What is a sample story?

A SAMPLE history is a quick overview of a patient's pertinent medical history to assist care providers in the process of offering appropriate interventions. "SAMPLE" is a mnemonic to help healthcare providers remember all the information they need to collect when taking a patient's history. Paramedics, nurses, doctors, and other first points of contact in a medical emergency are familiar with the process of quickly gathering relevant information to help with patient care and make decisions in tense situations.

At the same time, a care provider collects a SAMPLE history, she also usually takes vital signs and makes some general observations of the patient. In cases where history collection is not possible because a patient is unconscious or in an altered state, observation can provide very important clues about the patient's condition.

The "S" in the SAMPLE history stands for signs and symptoms, including those reported by the patient and those that the care provider may observe during the interview. A patient may report shortness of breath, for example, and the care provider might notice that the patient is having trouble speaking because of her breathing problems. Care providers also ask about allergies, including drug allergies that can complicate treatment.

Next in the SAMPLE story is medication, any medication a patient may be taking. These include over-the-counter preparations as well as prescriptions. It is helpful to provide information on any medications that a patient has recently stopped taking, as these may remain in the system and cause complications. The "P" refers to past medical history, with a specific focus on similar problems. Asthma or allergies may be relevant if a patient is wheezing and coughing, for example, while a broken leg 15 years ago might not be as relevant.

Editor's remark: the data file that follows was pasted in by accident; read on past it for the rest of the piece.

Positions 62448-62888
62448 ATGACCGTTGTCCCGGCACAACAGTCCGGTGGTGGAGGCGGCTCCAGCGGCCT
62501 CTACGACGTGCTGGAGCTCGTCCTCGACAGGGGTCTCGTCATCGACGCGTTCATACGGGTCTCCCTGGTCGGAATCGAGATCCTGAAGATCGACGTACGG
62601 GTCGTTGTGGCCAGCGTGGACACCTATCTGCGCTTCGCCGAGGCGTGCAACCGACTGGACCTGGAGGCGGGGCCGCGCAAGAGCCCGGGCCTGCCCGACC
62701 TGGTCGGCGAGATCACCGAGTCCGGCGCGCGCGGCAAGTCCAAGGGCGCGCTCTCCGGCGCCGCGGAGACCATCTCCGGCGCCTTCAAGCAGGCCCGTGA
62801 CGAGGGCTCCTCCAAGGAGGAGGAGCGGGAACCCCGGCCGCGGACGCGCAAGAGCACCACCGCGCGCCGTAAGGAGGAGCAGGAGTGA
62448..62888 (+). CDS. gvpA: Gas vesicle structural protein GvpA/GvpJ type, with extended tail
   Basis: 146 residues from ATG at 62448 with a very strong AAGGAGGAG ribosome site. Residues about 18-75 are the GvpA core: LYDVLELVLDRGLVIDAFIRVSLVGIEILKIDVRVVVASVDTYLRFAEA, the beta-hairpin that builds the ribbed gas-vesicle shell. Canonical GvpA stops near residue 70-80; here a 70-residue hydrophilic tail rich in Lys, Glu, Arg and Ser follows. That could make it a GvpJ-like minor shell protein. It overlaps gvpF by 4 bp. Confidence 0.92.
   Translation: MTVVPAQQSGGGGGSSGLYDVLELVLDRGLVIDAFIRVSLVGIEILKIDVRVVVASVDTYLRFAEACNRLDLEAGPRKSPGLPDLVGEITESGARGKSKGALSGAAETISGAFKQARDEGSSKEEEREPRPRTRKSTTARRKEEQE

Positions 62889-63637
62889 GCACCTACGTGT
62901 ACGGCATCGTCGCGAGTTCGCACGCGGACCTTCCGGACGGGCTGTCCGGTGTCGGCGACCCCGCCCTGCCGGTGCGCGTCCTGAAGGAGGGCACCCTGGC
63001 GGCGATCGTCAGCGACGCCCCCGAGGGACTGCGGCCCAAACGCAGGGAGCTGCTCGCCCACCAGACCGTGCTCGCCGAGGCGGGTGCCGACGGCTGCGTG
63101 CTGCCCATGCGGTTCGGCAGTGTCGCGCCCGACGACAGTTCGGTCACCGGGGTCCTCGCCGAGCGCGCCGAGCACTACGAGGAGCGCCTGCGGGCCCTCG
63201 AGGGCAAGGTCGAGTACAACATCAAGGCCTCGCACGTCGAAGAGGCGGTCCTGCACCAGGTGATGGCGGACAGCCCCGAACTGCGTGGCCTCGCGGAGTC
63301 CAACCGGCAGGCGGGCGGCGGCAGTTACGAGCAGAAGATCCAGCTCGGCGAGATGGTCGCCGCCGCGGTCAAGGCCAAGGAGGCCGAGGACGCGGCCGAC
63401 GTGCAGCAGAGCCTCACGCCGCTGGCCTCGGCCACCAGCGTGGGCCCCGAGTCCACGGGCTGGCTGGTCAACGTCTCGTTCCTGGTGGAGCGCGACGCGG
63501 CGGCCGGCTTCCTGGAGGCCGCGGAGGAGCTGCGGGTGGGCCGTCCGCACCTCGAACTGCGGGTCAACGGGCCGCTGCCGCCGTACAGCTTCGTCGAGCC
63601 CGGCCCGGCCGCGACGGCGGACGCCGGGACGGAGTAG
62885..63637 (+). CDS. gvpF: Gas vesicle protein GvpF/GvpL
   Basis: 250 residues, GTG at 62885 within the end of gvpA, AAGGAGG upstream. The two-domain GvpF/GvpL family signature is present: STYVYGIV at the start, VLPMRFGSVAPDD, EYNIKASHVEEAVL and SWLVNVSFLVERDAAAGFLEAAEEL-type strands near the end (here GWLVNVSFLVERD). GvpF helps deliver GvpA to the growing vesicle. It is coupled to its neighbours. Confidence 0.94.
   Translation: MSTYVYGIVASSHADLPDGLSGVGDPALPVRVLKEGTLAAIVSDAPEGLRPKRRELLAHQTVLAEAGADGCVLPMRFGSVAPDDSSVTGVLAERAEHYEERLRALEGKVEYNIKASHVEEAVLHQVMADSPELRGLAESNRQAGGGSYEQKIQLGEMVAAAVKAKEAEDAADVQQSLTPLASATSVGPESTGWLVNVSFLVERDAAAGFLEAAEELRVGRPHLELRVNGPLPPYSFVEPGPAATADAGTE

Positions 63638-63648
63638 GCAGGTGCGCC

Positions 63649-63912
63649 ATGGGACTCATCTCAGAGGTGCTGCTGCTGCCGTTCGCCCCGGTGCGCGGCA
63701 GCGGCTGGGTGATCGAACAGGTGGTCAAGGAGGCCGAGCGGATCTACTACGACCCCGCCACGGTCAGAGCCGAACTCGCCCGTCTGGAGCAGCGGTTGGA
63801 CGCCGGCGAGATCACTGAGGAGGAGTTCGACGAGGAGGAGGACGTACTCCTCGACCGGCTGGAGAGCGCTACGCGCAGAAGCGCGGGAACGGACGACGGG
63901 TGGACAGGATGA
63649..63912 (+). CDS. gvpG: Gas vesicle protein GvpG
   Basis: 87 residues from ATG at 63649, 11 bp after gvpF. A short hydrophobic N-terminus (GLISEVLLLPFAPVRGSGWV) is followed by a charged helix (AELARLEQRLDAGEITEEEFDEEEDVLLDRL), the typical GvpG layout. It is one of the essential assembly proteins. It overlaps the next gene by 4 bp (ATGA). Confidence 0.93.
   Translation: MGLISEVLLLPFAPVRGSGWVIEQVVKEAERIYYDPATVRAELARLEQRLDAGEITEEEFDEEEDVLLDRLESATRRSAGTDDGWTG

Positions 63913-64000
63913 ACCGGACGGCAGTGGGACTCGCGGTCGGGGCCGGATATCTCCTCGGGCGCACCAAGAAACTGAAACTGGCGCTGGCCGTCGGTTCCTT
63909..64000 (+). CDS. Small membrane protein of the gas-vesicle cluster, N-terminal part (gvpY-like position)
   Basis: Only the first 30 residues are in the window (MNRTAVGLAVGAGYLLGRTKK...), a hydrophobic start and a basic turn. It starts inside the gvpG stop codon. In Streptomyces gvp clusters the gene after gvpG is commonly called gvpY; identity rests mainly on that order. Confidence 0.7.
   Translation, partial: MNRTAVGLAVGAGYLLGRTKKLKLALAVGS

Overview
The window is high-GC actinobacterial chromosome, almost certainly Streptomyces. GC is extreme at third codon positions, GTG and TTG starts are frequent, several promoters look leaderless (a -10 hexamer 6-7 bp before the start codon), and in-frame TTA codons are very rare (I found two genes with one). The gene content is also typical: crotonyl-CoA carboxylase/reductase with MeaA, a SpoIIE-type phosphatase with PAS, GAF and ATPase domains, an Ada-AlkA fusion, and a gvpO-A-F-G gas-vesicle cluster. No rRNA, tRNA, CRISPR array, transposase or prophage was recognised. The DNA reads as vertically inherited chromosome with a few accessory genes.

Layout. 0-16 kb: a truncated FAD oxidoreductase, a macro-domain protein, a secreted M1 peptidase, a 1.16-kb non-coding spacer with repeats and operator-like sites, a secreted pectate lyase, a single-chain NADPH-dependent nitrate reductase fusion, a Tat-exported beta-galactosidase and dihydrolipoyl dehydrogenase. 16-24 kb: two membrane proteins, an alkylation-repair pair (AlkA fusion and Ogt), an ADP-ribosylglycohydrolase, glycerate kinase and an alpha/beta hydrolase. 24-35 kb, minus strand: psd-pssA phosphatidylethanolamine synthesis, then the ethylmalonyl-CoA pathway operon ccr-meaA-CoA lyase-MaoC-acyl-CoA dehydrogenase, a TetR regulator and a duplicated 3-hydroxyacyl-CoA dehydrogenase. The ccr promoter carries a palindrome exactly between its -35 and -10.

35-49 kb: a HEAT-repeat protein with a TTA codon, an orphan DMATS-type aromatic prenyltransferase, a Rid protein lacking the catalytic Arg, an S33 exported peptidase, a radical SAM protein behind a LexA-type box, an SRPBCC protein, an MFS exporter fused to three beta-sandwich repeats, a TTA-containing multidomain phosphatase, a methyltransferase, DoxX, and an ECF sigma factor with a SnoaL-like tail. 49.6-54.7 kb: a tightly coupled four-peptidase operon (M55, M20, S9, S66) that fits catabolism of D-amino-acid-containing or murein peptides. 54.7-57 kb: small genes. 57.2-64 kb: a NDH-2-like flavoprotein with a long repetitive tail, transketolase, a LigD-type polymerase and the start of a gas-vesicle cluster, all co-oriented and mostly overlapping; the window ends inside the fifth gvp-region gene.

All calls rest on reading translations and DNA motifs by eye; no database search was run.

The "L", or last oral intake, is also information that the care provider wants to collect. This can be helpful in screening for allergies. It may also be important if a patient needs emergency surgery, as recent food or drink consumption could complicate general anesthesia. Finally, the care provider taking the SAMPLE history wants information about the event(s) that led the patient to seek treatment. Sometimes this can be obvious; paramedics responding to a car accident do not need to ask why they are there. In other cases, the patient may need to provide some background information to help the care provider understand the main complaint and the reason for seeking treatment.

Go up